The list of inference rules used in the Physics Derivation Graph is intended to short enough to fit in a person's memory while also being sufficiently narrow to be tested by Sympy.

Inference rules are useful for catching simple mistakes by CAS validation. Common mistakes include not carrying the negative symbol through a derivation or unintentionally dropping a term. The inference rules are atomic (simplest step possible) and first order -- they only relate nearest-neighbor expressions.

Reference to inference rules is made in Physics and Proof Theory by Paleo (2010); doi 10.1016/j.amc.2011.06.058


The inference rules take expressions as input and produce expressions as output. A second type of input for inference rules is the "feed." A feed is distinct from an expression. A feed may appear more than once in the Physics Derivation Graph. A feed does not have a primary oerator like equality or inequality.

Physics Topics

This requires breadth of coverage across all the domains of physics (\ie, classical mechanics, quantum mechanics, relativity, thermodynamics, statistical mechanics, etc). As a consequence, much of mathematics covered up to undergraduate level is likely to be required.

Use cases

The Physics Derivation Graph is expected to be useful to multiple audiences and users. Viewers of the content could include students in math and physics, and analysis of the content could help shape curriculum. Contributors to the Physics Derivation Graph would be scientists who add new developments based on their work.

Education in Math and Physics

Currently students in Math and Physics are taught content using lectures, textbooks, and homework. The method of presentation varies, but the overarching story is often historically driven. Algebra is old, calculus is newer, and topology is recent. Classical mechanics is old, thermodynamics is newer, and quantum mechanics is recent. When teaching, these subjects are taught by building on previous content -- calculus leverages algebra, thermodynamics leverages classical mechanics.

How could the Physics Derivation Graph benefit teachers?
For physics teachers, this project could address questions like, "how much of what is known have I learned?" and "what else is there to learn?"
For math students, this project could address questions like, "when would I apply what I am learning?" and "what is this useful for?"

How could the Physics Derivation Graph benefit students?
For physics students, this project could address questions like, "how much of what is known have I learned?" and "what else is there to learn?"
For math students, this project could address questions like, "when would I apply what I am learning?" and "what is this useful for?"


Documenting Scientific Progress in Articles

The Physics Derivation Graph provides a very detailed explanation of how complex derivations are carried out. It also explicitly enumerates the assumptions necessary to perform derivations. Imposing these requirements on researchers would require clear and significant benefit to both the individual researchers and the community.

Peer-reviewed journal articles are one of the current methods of demonstrating value in the scientific community. Conciseness is a feature of this writing style, and the mathematics presented is correspondingly sparse -- just sufficient to covey the author's intention. This results in a burden on the reader of the article, either to take the author's claims on faith, or to rederive the mathematical expressions. A reader's derivation is complicated by implicit assumptions made by the author and unintentional mistakes in calculation.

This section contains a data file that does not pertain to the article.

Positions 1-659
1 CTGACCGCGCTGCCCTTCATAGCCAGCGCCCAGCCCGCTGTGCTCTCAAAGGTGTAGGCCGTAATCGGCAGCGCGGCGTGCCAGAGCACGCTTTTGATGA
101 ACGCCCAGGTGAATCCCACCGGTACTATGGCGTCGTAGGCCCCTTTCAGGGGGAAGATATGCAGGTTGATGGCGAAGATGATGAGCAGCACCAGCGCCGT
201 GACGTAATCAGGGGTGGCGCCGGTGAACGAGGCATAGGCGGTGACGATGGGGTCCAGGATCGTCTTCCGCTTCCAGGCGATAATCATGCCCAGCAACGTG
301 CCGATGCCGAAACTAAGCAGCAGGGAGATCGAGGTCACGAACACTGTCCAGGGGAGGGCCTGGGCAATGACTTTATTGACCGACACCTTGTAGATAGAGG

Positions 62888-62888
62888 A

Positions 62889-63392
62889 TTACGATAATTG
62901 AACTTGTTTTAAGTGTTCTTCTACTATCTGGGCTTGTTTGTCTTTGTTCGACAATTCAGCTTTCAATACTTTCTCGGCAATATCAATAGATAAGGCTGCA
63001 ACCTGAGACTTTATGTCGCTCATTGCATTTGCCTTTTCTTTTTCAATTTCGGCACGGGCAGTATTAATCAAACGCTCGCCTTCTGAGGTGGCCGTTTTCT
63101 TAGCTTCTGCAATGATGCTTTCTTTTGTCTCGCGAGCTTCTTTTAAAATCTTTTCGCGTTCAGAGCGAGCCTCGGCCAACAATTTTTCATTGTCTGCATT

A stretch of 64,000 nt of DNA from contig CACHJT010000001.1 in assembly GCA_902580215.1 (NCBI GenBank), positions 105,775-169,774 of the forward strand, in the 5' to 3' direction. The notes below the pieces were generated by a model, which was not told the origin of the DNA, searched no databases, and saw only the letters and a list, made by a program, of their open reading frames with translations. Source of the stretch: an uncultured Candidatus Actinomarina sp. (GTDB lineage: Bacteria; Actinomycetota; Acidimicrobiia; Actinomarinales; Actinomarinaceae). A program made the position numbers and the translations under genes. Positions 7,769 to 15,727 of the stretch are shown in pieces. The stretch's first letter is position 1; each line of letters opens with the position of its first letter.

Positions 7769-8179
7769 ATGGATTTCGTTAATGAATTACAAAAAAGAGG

With journals allowing supplemental materials for articles, calculations could be included. However, it is not clear what the appropriate level of detail is in supplied calculations. The intention is to be able to reproduce the work, but validation via computer.


Education Curriculum Design

A less direct use case but potentially important impact of the Physics Derivation Graph is on understanding the relevance of what is being taught in the education system. Math classes essentially teach a set of inference rules, and physics is the application of those inference rules. The Physics Derivation Graph could answer two important questions: "When am I going to use this inference rule?" and "What is the relative importance of this math skill?"

The focus for students in mathematics classes is on the technique, e.g., "integrate both sides with respect to \(Y\)," and application is necessarily of secondary importance. Physics students are expected to know the mathematical techniques and teaching is focused on application. The Physics Derivation Graph can assist both scenarios. The student in a math class can see where the inference rules they learn are applied in Physics. The student in the Physics class can see which inference rules are required in their field.

Each inference rule seems equally important, since it currently is not known what the frequency of use for that inference rule is. In the Physics Derivation Graph, it is simple to count utilization of inference rules. Thus, we are able to measure the ratio of how often "multiply both sides by X" is used relative to "integrate both sides with respect to \(Y\)."